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Vayakhel

“On six days work may be done, but on the seventh day you shall have a Shabbat of complete rest, sanctified to God” Exodus 35:2

    Shabbat is such a pillar of Jewish life that when we talk about those who are “religious” or “observant” (both complex terms themselves), we tend to rely on the Hebrew descriptor of shomrei Shabbat, those who guard Shabbat. Clearly that instruction is embedded from the very root of our tradition in the Tanach, where repeated appeals to the observance of Shabbat can be found in the Torah, the Prophets and the Writings alike.

    Yet for many of us, Shabbat may feel more like a burden than a gift. The prospect of meticulously keeping the intricate halachot around Shabbat means it is often a daunting prospect for the vast majority of Jews. Thus, it is imperative that we try and make Shabbat accessible, try and make it a practice and a custom to which the barriers to entry are low and limited.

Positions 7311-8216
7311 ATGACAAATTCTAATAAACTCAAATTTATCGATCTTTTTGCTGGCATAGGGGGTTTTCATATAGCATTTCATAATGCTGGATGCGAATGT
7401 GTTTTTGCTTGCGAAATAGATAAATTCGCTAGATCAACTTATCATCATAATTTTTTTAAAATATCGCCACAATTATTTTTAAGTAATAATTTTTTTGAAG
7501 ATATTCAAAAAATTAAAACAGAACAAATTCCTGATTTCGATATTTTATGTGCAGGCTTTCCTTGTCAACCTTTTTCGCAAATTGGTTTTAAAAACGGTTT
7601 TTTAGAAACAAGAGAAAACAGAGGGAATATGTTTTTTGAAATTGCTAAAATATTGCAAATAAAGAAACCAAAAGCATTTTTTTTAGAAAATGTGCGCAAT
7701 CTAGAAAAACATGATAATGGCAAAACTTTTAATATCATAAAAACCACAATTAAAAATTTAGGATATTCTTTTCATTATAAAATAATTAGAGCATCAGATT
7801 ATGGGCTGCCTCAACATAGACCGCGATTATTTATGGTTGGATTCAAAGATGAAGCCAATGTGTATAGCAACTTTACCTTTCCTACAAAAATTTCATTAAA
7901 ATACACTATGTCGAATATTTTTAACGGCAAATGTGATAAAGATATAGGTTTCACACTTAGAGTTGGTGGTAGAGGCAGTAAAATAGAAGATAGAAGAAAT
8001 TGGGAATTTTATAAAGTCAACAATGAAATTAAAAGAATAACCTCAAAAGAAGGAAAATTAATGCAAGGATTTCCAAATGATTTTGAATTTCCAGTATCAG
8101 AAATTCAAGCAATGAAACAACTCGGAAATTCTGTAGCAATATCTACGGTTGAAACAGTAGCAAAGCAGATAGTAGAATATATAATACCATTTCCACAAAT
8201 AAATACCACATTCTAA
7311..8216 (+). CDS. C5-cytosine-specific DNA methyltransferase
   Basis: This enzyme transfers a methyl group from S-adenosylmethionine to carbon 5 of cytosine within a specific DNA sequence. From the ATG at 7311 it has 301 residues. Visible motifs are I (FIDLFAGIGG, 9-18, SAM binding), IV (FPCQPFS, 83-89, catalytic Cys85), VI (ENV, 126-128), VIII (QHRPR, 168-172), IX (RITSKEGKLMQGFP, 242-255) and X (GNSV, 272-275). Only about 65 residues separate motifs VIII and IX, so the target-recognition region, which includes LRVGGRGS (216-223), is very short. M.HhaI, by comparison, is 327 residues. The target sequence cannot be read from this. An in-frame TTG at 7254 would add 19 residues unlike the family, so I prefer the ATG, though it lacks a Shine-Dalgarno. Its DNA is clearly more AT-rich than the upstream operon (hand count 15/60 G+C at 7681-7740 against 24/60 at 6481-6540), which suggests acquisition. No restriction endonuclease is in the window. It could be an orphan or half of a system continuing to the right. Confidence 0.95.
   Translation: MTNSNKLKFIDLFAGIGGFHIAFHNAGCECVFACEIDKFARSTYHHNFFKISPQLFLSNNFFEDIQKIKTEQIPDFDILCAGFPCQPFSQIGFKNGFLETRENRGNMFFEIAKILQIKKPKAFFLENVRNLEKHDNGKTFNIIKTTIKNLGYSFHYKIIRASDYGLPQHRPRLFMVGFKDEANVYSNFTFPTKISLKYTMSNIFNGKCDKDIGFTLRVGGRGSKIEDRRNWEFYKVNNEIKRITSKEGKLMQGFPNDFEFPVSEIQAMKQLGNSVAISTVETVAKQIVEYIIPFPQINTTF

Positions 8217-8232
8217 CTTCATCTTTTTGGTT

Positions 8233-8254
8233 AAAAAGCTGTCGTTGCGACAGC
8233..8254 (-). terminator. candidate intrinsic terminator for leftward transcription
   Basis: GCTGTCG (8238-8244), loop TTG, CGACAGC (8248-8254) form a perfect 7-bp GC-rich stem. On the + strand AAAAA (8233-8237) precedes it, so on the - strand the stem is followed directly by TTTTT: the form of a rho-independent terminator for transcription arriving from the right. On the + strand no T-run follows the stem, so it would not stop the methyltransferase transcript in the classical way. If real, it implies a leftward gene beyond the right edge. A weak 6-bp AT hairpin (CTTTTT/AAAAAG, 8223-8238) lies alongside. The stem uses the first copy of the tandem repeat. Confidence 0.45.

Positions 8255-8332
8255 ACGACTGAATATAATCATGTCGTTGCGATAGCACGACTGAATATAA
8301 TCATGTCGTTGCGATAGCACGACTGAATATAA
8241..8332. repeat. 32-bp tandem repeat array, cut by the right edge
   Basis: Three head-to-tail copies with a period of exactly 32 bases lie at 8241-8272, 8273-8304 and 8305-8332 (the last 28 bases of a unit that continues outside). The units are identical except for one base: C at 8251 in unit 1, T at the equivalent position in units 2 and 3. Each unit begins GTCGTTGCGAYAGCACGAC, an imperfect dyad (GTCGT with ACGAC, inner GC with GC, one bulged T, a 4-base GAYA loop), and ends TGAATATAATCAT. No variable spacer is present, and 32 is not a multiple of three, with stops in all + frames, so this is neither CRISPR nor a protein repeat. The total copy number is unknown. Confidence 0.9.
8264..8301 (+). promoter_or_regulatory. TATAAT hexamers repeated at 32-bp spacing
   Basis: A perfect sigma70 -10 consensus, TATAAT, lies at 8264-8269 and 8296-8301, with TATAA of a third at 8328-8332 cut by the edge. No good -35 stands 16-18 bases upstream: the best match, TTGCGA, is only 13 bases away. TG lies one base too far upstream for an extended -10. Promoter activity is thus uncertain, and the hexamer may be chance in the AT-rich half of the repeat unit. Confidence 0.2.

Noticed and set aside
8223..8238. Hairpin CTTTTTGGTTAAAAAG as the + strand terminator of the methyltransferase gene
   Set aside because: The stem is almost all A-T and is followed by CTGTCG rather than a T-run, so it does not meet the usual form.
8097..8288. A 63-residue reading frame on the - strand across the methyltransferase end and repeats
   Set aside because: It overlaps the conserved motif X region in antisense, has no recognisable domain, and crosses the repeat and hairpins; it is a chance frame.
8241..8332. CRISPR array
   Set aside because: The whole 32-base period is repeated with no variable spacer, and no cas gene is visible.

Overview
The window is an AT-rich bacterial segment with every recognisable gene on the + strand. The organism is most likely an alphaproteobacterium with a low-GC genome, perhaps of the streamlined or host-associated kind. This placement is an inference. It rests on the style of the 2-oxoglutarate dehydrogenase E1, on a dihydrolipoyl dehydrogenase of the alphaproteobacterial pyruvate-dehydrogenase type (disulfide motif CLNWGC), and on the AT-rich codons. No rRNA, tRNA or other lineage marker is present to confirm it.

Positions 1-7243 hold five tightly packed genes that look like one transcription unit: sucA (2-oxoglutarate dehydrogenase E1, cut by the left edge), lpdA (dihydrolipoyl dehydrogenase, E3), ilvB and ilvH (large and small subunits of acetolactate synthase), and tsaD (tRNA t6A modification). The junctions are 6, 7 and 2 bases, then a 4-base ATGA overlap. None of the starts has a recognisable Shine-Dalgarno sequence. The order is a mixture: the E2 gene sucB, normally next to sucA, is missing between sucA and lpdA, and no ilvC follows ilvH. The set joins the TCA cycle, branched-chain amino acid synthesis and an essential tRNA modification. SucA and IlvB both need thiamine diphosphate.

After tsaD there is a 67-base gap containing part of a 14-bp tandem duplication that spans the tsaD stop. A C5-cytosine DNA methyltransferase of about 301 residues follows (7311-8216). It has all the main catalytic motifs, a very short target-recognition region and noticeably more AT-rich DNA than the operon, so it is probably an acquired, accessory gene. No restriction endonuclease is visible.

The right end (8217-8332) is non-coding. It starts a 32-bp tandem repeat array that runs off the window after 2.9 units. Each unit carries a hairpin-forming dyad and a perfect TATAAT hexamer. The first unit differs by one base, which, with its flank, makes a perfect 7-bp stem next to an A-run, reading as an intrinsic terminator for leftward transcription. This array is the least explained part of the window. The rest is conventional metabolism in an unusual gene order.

In that spirit, it is eminently appropriate that Shabbat UK should be this week, coinciding with parashat Vayakhel, a week in which we begin our parashah with a firm and unquestionable endorsement of Shabbat. Moreover, the project of Shabbat UK, the project of making Shabbat accessible to more Jews, is not one unique to the Orthodox world. I suspect that many non-Orthodox communities shy away from Shabbat UK, yet it would be a shame to ignore this central aspect of our shared religious value, this communal calendrical wonder, which has bound together all Jews historically and binds us all together today.

    I have learned a great deal from the writings of Rabbi Abraham Joshua Heschel (1907-1972), but none more than the intergenerational, interdenominational power of Shabbat. He compared Shabbat to our version of a cathedral, an edifice of holiness built in time rather than in space. 

    In that spirit, may this Shabbat UK and every one after, enable all of us — Orthodox and not, engaged and not, current guardians of Shabbat and future ones — the opportunity to experience the solace and sanctuary of a sanctified Shabbat.
     

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